Seven Catholic plowshares activists were arrested early Thursday morning, April 5 at the Kings Bay Naval Base in St. Mary’s, Georgia. They entered the base late in the evening of April 4, 2018 in an attempt to nonviolently transform weapons of mass destruction and inspire Americans to reject racism, militarism and economic injustice. They are being held at the Camden County Public Safety Complex in Woodbine, Georgia. 
On April 6 at 9:30 a.m. the seven had a first appearance in Camden County court before Chief Magistrate Judge Jennifer E. Lewis. They were charged with two felonies, Possession of Tools for the Commission of a Crime and Interference with Government Property, and a misdemeanor, Criminal Trespass. Despite their well-established commitment to nonviolence and integrity and a clear promise to reappear, the seven were denied bond for the felony charges. Magistrate Lewis acknowledged the seven posed no flight risk, but claimed they were a threat to the community because she believed they might return to the base. 

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Seven Kings Bay Plowshares activists arrested inside Trident nuclear submarine base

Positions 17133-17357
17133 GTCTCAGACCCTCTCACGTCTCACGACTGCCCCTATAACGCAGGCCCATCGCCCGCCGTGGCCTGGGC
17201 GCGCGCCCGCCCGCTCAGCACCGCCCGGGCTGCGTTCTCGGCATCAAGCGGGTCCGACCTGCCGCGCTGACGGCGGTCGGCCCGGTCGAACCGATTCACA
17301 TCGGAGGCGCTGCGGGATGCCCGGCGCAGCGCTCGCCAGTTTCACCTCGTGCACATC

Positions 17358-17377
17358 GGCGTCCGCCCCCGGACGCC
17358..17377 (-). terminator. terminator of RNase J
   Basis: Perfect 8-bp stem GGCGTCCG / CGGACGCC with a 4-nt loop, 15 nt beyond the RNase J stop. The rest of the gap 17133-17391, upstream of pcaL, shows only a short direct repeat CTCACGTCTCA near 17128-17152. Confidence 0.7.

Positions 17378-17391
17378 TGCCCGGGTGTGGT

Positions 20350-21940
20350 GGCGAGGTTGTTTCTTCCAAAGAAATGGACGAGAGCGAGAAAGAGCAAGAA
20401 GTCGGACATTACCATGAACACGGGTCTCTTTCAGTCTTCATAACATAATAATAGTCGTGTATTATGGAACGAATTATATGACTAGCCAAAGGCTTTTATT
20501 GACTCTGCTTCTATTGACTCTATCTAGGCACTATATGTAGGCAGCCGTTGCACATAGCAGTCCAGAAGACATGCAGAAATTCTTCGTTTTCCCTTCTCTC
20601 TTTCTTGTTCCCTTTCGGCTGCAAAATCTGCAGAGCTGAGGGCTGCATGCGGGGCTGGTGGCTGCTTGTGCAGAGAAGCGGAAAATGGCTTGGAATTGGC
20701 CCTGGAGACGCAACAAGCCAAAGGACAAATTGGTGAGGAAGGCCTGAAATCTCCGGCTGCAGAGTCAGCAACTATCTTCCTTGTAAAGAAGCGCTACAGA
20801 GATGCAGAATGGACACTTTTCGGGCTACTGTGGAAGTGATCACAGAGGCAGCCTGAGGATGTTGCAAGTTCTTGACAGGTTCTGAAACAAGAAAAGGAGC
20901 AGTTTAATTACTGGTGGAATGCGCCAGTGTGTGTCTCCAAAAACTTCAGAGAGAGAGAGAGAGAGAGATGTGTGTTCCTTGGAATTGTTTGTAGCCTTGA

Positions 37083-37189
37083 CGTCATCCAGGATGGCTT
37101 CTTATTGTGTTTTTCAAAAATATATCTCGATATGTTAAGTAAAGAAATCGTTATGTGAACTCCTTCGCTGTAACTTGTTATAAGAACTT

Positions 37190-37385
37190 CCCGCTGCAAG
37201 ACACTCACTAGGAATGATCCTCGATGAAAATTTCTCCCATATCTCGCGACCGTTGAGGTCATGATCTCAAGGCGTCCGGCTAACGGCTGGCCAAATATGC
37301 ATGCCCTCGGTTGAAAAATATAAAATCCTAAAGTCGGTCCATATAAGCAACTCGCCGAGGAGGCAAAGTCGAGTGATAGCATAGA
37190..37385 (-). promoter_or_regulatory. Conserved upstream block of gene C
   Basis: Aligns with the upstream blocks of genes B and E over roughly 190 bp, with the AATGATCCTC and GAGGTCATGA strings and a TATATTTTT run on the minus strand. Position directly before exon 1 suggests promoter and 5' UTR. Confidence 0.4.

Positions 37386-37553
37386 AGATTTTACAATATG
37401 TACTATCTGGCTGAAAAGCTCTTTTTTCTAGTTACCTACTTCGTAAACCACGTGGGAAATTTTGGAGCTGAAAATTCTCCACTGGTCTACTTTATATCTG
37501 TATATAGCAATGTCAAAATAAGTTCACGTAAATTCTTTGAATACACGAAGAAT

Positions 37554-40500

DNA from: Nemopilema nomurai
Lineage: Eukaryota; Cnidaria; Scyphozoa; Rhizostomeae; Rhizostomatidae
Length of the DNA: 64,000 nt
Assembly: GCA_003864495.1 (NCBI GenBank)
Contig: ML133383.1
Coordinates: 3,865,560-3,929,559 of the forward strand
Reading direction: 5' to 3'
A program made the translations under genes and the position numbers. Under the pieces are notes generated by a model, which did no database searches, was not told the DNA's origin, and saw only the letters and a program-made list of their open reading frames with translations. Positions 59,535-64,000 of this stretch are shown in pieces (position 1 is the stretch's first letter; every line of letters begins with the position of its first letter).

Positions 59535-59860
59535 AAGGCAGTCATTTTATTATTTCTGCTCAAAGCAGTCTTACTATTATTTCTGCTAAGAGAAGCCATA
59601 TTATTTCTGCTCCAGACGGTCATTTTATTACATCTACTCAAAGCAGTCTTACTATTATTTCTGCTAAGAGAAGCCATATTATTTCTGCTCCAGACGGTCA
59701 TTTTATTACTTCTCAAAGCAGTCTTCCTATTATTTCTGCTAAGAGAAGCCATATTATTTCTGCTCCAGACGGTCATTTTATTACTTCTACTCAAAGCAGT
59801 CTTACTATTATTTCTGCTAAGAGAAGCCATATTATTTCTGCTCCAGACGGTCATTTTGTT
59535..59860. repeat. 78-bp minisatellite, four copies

The Kings Bay Plowshares – Clare Grady, Patrick O’Neill, Liz McAlister, Steve Kelly SJ, Martha Hennessy, Mark Colville and Carmen Trotta (L-R)

(Updates at the Kings Bay Plowshares Facebook page here, and also below)

Seven Catholic plowshares activists were detained early Thursday morning, April 5 at the Kings Bay Naval Base in St. Mary’s, Georgia. 

They entered on Wednesday night, April 4.  Calling themselves Kings Bay Plowshares, they went to make real the prophet Isaiah’s command: “beat swords into plowshares”. 

The seven chose to act on the 50th anniversary of the assassination of the Rev. Dr. Martin Luther King, Jr.,  who devoted his life to addressing the triplets of militarism, racism and materialism. In a statement they carried with them the group quoted King, who said: “The greatest purveyor of violence in the world (today) is my own government.”

Carrying hammers and baby bottles of their own blood, the seven attempted to convert weapons of mass destruction.  

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Four women arrested at Creech protesting drone warfare

photo by Michael Kerr